This Simple, Brisk Rhubarb Juice will Amaze You
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Rhubarb juice is one of those deceptively simple recipes, passed down through friends of friends, that everyone adores for its uniqueness. It’s SO easy to make in advance and is a gorgeous, festive pink.
Why we love this recipe
This delightful rhubarb juice is an unexpected treat. It’s one of those recipes that people will ask for immediately, and you’ll be glad to share it. This juice:
- Has only two ingredients
- Uses no added sweeteners
- Is super-refreshing
- Will be unfamiliar to most people, even though it’s an age-old recipe. It’s fun to introduce your friends to new/old things!
Ingredients for rhubarb juice
It’s almost embarrassing how little you need to make this recipe. It’s just fresh rhubarb stalks and water!
- Rhubarb is in season in much of the United States in the late spring and early summer.
- In the UK, rhubarb is “forced,” resulting in an earlier crop and sweeter, more tender stems. If you can find forced rhubarb, it makes the BEST juice (and the best everything).
- Where possible, look for thinner, redder, more tender stems and shiny skin.
How to make this recipe
Rhubarb juice could not be easier to make. Here’s what you’ll do. You can see all the steps in action in the video that accompanies this post.
- Trim the ends off each rhubarb stalk. If there are any leaves attached, discard them. (They contain oxalic acid and are poisonous.) Slice the rhubarb into segments about an inch long.
- Add them to a big pot with water and bring to a boil.
- Simmer for 20 minutes.
- Strain through a fine-mesh sieve. After letting the juice cool completely, you’ll pour off the clear pink juice and leave the cloudy yellow sludge behind at the bottom of the bowl.
How to serve rhubarb juice
You’ve got a few options for serving this rhubarb juice recipe. Whichever you choose, make sure it’s well-chilled. You can:
- Serve it fully concentrated over ice for a brisk, tart drink with a slightly vegetal taste. We love it just like this.
- Cut it with 1:1 or even 2:1 cold still water or sparkling water and serve over ice for a less intensely flavored beverage.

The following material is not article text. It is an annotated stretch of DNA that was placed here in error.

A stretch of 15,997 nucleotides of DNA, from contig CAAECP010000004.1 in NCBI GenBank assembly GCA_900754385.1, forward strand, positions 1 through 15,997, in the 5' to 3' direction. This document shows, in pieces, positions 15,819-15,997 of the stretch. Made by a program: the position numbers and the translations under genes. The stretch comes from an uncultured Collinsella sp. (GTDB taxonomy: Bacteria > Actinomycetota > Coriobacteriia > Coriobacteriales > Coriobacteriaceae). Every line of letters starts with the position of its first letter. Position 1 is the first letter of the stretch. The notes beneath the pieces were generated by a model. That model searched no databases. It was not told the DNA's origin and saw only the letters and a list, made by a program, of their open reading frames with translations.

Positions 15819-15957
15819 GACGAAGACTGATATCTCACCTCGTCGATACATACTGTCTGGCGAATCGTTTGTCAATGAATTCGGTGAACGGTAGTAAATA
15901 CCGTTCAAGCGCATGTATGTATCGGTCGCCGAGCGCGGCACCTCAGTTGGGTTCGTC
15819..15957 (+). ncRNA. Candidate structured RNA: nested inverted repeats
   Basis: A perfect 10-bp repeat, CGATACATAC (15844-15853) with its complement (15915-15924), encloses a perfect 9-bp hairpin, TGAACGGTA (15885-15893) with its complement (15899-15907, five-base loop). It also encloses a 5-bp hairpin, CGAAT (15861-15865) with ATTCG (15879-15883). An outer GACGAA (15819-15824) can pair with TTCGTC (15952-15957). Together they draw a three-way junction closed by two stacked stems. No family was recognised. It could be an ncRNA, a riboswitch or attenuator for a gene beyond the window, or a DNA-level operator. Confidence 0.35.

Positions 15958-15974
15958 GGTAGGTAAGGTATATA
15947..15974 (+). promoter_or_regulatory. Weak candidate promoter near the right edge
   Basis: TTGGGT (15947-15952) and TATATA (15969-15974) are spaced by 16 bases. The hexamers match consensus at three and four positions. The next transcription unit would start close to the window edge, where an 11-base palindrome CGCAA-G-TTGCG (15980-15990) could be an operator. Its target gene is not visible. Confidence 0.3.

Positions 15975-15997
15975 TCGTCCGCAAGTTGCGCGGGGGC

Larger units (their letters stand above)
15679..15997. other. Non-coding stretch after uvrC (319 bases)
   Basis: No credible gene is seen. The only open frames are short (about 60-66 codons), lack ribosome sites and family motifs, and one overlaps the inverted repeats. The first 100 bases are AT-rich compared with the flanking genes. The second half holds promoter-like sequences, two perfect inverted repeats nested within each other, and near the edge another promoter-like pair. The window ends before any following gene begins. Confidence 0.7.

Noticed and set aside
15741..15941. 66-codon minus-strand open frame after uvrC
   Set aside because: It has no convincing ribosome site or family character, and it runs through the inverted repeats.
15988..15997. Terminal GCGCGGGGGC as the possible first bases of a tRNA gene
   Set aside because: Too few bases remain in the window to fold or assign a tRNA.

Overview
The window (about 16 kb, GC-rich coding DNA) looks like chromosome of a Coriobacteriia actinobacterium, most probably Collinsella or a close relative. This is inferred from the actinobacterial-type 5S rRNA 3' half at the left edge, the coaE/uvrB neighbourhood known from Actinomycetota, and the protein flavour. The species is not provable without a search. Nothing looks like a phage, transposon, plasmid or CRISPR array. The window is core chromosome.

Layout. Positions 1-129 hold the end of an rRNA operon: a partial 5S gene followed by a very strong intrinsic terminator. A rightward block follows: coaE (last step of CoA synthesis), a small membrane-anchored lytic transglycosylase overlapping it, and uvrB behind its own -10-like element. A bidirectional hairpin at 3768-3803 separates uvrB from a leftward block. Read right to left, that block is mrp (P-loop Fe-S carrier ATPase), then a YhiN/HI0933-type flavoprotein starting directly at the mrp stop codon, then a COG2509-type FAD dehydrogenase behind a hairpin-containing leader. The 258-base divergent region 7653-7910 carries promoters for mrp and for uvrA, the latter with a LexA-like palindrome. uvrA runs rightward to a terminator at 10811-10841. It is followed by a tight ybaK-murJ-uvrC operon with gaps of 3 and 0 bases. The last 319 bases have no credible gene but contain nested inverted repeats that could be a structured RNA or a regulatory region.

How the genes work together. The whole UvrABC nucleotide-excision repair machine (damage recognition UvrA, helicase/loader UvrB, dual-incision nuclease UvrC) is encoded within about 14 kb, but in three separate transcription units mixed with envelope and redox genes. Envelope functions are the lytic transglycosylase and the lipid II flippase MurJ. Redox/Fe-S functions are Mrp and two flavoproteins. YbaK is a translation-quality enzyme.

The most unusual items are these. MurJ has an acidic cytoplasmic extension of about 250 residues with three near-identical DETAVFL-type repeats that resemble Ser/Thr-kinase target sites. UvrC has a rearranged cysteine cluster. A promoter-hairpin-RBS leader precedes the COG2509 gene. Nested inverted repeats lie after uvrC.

- Add a touch of sweetener if you like. You can use simple syrup (add slowly to taste) or any other liquid sweetener you prefer
- Use it as a mixer for simple cocktails. It pairs especially well with vodka and gin.
Expert tips and FAQs
Seriously! No sugar. Even though raw rhubarb is extremely sour, simmering it takes the edge off. Of course, you can mix or sweeten this juice as suggested above if you like.
You sure can! If you want to enjoy this juice out of season, a great way to do it is to use frozen produce. Here’s our post on how to make that happen.
More favorite ways to use rhubarb
We absolutely adore this perfectly balanced strawberry rhubarb crisp, a best-in-class rhubarb coffee cake, lower-sugar strawberry rhubarb jam, and our simple strawberry rhubarb compote. Don’t miss them during rhubarb season.
- 2 pounds (900 grams) rhubarb stalks
- 8 cups (1900 mL) water
- Slice the rhubarb stalks crosswise into one-inch segments. Place rhubarb segments into a large pot along with the water. Bring to a boil over high heat, then cover and reduce heat to simmer for 20 minutes.
- Strain liquid through a fine-mesh strainer into a pitcher or spouted bowl, pressing on the solids in the strainer to extract as much juice as possible.
- After 20 minutes, the juice will separate, leaving a yellowish sludge at the bottom. Decant the clear pink liquid into a clean bottle or pitcher, leaving the sludge behind. Chill for a few hours at least, and serve cold over ice.
- There are so many ways to serve rhubarb juice. You can pour it straight over ice, cut it 1:1 or 2:1 with still or sparkling water, stir in a bit of simple syrup or other liquid sweetener, or use it as a mixer for vodka or gin.
- Use a fine-mesh strainer like this one. You can line it with cheesecloth or a nut milk bag if you like, but it's not necessary.
- Store the juice in the fridge in an airtight container for up to a week.
- Unlike when you make syrup, the pulp is pretty spent after being boiled in a large volume of water. We suggest discarding it.
- I first published this recipe on Serious Eats back in 2013.